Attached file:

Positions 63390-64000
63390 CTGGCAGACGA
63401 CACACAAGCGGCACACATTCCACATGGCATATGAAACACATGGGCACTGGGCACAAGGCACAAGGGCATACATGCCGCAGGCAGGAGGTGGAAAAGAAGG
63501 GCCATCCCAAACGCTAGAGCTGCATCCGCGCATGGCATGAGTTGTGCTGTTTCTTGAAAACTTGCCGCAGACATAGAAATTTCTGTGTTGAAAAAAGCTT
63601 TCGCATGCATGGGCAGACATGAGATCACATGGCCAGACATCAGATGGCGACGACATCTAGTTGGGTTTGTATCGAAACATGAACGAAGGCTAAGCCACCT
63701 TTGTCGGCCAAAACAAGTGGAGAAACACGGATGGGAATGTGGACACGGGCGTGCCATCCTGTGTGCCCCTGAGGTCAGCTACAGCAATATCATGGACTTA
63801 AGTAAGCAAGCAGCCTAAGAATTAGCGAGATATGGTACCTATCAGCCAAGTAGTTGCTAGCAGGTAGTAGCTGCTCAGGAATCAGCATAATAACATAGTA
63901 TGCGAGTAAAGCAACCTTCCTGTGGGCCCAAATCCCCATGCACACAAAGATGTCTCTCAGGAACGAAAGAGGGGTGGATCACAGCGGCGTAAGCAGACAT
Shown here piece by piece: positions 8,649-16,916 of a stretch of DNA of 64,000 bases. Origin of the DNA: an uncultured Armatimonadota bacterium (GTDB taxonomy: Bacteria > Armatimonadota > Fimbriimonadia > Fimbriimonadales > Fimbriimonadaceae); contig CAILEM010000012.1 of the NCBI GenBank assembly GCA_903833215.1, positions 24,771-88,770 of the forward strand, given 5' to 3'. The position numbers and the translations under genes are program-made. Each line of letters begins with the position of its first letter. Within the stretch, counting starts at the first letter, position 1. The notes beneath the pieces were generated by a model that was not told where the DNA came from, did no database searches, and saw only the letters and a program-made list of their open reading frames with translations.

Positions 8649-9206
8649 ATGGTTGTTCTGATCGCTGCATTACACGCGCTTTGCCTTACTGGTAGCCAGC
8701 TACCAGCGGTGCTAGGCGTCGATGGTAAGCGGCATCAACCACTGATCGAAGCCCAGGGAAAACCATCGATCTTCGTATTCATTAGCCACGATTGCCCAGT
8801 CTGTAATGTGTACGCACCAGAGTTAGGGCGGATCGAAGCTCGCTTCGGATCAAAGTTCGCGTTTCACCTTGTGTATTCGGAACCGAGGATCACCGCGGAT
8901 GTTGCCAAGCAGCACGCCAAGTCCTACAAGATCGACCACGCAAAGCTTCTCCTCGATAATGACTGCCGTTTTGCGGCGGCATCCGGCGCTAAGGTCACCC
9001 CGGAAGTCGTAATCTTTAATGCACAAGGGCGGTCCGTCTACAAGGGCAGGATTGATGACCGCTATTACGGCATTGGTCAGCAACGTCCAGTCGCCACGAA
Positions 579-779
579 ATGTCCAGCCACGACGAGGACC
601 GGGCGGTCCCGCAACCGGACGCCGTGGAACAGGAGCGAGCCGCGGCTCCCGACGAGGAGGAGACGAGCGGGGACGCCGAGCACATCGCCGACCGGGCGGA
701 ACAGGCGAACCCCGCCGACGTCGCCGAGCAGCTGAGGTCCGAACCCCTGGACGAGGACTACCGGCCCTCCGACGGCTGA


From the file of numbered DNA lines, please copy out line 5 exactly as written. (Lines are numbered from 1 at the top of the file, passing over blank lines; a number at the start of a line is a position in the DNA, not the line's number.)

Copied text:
63601 TCGCATGCATGGGCAGACATGAGATCACATGGCCAGACATCAGATGGCGACGACATCTAGTTGGGTTTGTATCGAAACATGAACGAAGGCTAAGCCACCT